Jeff and I got back to the campsite and Brian Hunsaker shows up.  Throughout the night, people started to show up including Chris Parks and Steve Keene, Cody Miller and , Kevin Romanak and Justin Thompson.  Ken Penguin and Gina Schaefer show up at around 3 AM which was super late and only gave them 3-4 hrs. of sleep.  Throughout the foggy and cool night, we discussed out plan for the following day in terms of how we are going to approach this trip and the logistics behind it.  We also discussed our dive plan a bit while enjoying some awesome chili that Gerald Clayton made for us.  After a few beers, we went to bed to get a good night sleep for the following day. 
I got up early Saturday morning so I could get my dive gear ready and eat breakfast but I found that everyone took off to a restaurant to eat so I stayed back and prepared for the day. After everyone got back, we rounded up the crew and went over a general briefing.  Our plan was to bring the kayaks and the gear down a 20 ft steep slope to the entrance of the cave.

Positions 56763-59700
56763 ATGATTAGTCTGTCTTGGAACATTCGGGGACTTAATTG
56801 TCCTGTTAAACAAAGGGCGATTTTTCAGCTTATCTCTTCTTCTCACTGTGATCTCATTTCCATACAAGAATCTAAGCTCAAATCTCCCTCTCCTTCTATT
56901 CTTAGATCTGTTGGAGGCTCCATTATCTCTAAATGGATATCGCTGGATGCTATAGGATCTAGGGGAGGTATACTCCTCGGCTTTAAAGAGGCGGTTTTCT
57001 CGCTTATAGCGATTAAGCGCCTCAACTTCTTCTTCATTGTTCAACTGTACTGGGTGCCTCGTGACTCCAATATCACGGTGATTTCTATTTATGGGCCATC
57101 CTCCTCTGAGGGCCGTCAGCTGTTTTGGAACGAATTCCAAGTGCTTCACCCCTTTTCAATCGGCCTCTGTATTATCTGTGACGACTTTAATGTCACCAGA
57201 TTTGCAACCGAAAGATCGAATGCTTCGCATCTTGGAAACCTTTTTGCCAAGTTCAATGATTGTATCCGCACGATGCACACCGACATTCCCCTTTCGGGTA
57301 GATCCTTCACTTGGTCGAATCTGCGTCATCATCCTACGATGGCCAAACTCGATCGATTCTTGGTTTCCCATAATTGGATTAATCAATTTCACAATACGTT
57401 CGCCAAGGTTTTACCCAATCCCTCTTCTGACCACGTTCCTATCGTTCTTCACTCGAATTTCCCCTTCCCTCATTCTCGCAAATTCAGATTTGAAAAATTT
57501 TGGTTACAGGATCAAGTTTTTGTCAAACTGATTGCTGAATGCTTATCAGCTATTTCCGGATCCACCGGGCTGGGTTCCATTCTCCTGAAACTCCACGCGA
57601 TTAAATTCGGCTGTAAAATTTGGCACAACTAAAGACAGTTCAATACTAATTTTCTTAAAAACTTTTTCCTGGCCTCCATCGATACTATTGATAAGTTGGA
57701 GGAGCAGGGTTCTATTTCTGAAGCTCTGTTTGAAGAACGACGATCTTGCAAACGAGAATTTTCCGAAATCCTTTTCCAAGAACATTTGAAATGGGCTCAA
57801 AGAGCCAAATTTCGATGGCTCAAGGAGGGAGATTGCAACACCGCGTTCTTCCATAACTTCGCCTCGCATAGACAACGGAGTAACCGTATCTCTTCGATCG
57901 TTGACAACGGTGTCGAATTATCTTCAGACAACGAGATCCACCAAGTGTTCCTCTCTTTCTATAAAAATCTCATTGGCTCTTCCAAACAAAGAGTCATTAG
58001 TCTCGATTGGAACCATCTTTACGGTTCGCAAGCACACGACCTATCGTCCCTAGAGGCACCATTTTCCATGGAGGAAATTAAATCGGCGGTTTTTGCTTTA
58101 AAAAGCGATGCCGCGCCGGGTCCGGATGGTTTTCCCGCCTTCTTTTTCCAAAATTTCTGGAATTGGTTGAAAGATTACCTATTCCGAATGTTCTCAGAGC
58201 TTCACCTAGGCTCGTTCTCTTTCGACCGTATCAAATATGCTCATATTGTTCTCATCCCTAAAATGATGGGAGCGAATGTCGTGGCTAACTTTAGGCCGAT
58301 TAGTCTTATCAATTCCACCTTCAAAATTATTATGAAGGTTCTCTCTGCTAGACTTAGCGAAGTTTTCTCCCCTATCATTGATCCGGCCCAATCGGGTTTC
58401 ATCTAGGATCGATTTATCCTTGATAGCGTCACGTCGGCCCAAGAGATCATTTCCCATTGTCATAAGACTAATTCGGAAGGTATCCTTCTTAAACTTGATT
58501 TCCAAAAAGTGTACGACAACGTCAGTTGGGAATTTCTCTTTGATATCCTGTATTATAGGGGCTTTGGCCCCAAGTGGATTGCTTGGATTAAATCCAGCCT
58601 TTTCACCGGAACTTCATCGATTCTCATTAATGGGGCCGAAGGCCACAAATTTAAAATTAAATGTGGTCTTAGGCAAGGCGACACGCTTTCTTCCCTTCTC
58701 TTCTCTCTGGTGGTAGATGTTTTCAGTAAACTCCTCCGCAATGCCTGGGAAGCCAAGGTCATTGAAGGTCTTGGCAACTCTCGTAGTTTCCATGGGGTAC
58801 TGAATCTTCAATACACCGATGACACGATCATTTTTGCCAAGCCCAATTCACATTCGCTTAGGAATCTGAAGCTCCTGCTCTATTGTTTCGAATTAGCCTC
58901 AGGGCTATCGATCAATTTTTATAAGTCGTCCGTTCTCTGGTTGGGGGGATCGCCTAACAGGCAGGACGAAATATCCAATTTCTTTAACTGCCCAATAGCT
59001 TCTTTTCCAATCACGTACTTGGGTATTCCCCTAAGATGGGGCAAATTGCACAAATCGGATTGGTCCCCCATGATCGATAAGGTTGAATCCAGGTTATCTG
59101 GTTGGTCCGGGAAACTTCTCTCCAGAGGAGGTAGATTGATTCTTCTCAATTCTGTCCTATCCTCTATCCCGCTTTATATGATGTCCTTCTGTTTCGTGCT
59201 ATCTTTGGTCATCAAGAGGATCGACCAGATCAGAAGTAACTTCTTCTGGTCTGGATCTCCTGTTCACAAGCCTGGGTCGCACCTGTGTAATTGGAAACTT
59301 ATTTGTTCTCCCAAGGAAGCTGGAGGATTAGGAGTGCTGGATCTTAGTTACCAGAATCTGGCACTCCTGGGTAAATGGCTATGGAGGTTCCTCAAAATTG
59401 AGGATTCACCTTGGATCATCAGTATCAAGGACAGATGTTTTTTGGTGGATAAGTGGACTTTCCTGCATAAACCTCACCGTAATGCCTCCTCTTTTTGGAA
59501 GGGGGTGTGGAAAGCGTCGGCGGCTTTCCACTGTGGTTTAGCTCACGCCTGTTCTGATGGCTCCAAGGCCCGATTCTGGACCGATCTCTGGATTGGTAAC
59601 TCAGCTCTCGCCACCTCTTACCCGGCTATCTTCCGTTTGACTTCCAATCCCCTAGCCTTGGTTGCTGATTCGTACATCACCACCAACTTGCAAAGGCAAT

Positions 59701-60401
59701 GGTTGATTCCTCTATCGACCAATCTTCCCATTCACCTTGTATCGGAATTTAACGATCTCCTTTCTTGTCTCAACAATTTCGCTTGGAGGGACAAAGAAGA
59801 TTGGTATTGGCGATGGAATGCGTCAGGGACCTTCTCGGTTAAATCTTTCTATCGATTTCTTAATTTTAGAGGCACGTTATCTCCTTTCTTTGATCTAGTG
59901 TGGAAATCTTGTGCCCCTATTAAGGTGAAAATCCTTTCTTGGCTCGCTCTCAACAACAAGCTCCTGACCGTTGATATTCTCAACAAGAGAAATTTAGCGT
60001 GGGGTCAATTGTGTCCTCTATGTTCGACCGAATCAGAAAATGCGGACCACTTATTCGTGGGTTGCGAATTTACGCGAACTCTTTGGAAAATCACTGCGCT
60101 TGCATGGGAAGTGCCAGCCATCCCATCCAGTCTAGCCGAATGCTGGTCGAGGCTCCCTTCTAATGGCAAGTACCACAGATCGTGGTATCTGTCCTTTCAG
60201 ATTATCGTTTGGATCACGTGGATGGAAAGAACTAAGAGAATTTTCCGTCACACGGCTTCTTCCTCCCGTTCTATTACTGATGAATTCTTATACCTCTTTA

Chris Parks and Adam Haydock briefing the group Photo By: Kevin romanak

We had 13 kayaks dropped off on the ledge so all we had to do was lower the kayaks into the entrance instead of dragging them 100 yards through the woods.  The entrance was a 200ft dry stoop walking passage that meandered right with another 100 ft of stoop walking dry mud passage that led us to the epitome lake passage and the remaining cave.  

Justin and Ken preparing to lower the kayaks into Webster Cave Kentucky Photo By: Gina Schaefer

 After our briefing at the bulletin station, 13 cavers worked together to bring the kayaks down with all the gear and proceeded to drag the fully loaded kayaks to the river junction at epitome Lake.